James Rollins has collaborated with Rebecca Cantrell in their newly released book, The Blood Gospel. This book is the first in a trilogy about the Sanguines, an order of good vampires. Readers who enjoy thrillers, mysteries, or the Rollins’ Sigma series might be apprehensive about reading this thriller-fantasy. However, give it a chance because it has a captivating story that is fast-paced and interesting.
The plot of the book begins when an earthquake in Masada reveals a tomb buried deep into the mountain. The three main characters: Sergeant Jordan Stone, a military forensic expert; Father Rhun Korza, a Vatican priest; and Dr. Erin Granger, a brilliant but disillusioned archaeologist are asked to investigate a newfound discovery, a subterranean temple holding the crucified body of a mummified girl. The three protagonists escape a brutal attack at Masada and find themselves racing to find a book, The Blood Gospel, rumored to have been written in Christ’s own hand, before it falls into the hands of a horrific enemy.
Rollins told blackfive.net he came up with the plot at the Los Angeles Museum of Art while viewing Rembrandt’s painting of “The Raising of Lazarus.” It struck him “how scared everyone looked, and this started me down a road of reflection about early Catholicism, vampirism, and a story began to unfold. I knew this could be a huge, groundbreaking new mythology, a story so epic in scope that I knew I didn’t want to tackle this alone. Surprisingly writing with Rebecca was fun and refreshing. It was nice to have someone else to lean on. Oddly enough we did not get into arguments because we let the story dictate.”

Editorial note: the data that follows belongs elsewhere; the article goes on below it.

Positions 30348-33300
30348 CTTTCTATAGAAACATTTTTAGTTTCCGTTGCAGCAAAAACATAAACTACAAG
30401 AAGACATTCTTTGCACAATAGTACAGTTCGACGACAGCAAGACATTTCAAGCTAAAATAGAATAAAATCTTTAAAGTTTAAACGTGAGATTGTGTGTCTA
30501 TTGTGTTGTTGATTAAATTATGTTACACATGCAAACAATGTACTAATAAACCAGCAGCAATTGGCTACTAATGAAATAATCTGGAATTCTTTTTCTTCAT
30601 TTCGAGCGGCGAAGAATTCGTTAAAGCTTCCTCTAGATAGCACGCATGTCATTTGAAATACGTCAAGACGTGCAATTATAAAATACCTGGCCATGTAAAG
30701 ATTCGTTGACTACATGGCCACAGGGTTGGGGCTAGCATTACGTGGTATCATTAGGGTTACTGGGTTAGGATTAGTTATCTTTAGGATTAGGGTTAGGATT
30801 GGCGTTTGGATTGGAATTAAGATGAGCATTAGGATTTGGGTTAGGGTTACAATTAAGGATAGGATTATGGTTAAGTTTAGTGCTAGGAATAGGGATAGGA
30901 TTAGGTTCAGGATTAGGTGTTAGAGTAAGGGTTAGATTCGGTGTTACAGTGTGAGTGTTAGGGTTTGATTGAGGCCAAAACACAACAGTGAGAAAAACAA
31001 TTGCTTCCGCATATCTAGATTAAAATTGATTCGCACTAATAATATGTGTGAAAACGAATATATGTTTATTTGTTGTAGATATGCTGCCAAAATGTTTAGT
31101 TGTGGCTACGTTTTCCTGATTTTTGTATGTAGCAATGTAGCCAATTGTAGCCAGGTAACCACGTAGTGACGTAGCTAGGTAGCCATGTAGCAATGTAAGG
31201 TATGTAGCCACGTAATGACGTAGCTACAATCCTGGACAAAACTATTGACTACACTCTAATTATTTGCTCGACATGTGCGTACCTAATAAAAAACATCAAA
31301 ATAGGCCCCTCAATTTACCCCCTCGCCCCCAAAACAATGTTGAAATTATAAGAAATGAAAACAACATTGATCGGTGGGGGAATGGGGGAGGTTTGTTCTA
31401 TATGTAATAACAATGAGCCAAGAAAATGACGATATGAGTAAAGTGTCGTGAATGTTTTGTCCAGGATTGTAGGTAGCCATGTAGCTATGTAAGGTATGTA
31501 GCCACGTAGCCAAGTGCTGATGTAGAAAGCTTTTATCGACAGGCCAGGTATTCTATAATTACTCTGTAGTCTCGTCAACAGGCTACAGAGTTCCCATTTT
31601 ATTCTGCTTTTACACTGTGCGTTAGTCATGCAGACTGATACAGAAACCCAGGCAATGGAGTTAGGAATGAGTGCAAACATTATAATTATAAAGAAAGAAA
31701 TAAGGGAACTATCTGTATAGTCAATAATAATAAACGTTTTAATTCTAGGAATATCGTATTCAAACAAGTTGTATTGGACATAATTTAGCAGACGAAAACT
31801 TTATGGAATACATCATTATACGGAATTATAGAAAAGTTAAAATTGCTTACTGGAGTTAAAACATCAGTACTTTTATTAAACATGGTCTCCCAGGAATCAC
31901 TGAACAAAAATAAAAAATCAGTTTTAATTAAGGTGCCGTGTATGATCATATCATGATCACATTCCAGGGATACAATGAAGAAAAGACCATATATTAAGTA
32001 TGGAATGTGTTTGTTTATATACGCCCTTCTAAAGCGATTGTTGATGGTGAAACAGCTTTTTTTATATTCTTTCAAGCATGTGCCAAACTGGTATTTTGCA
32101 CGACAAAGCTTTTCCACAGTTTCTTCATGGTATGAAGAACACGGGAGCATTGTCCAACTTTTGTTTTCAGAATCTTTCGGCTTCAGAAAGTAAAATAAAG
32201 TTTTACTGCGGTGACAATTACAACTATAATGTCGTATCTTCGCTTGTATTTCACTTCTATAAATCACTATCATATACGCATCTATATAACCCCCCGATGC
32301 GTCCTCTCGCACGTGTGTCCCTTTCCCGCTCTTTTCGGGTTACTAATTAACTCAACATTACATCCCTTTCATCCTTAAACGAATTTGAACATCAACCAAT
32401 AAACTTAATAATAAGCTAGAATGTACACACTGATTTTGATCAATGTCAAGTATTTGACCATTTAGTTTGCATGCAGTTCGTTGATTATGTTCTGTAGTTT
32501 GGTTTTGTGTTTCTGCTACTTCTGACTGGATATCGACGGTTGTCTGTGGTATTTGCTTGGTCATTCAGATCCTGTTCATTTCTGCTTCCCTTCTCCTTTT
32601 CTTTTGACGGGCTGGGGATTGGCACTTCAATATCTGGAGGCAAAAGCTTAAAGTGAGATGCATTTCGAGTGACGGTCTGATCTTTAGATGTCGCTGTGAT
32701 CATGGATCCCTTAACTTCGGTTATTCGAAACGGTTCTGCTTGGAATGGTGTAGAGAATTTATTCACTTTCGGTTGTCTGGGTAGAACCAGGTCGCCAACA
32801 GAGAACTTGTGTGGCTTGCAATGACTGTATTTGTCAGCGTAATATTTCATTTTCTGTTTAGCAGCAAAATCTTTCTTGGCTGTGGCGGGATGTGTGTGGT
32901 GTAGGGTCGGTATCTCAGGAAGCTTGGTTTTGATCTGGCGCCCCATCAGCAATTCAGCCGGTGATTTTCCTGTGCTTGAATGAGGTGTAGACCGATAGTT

Rebecca Cantrell who has written a historical series set in 1930s Berlin featuring the main character Hannah Vogel was elicited by Rollins. They told blackfive.net that they met in Hawaii at a Writer’s Retreat. Cantrell was intrigued about the premise and jumped on board. Rollins believes that since each had certain strengths and unique skills they were able to create an enriched story. He wrote the action scenes and brought a thematic approach to try to find the common ground between science/religion, faith/logic, and the believers versus those disillusioned with their faith. Cantrell wrote great characterizations and historical descriptions in the book.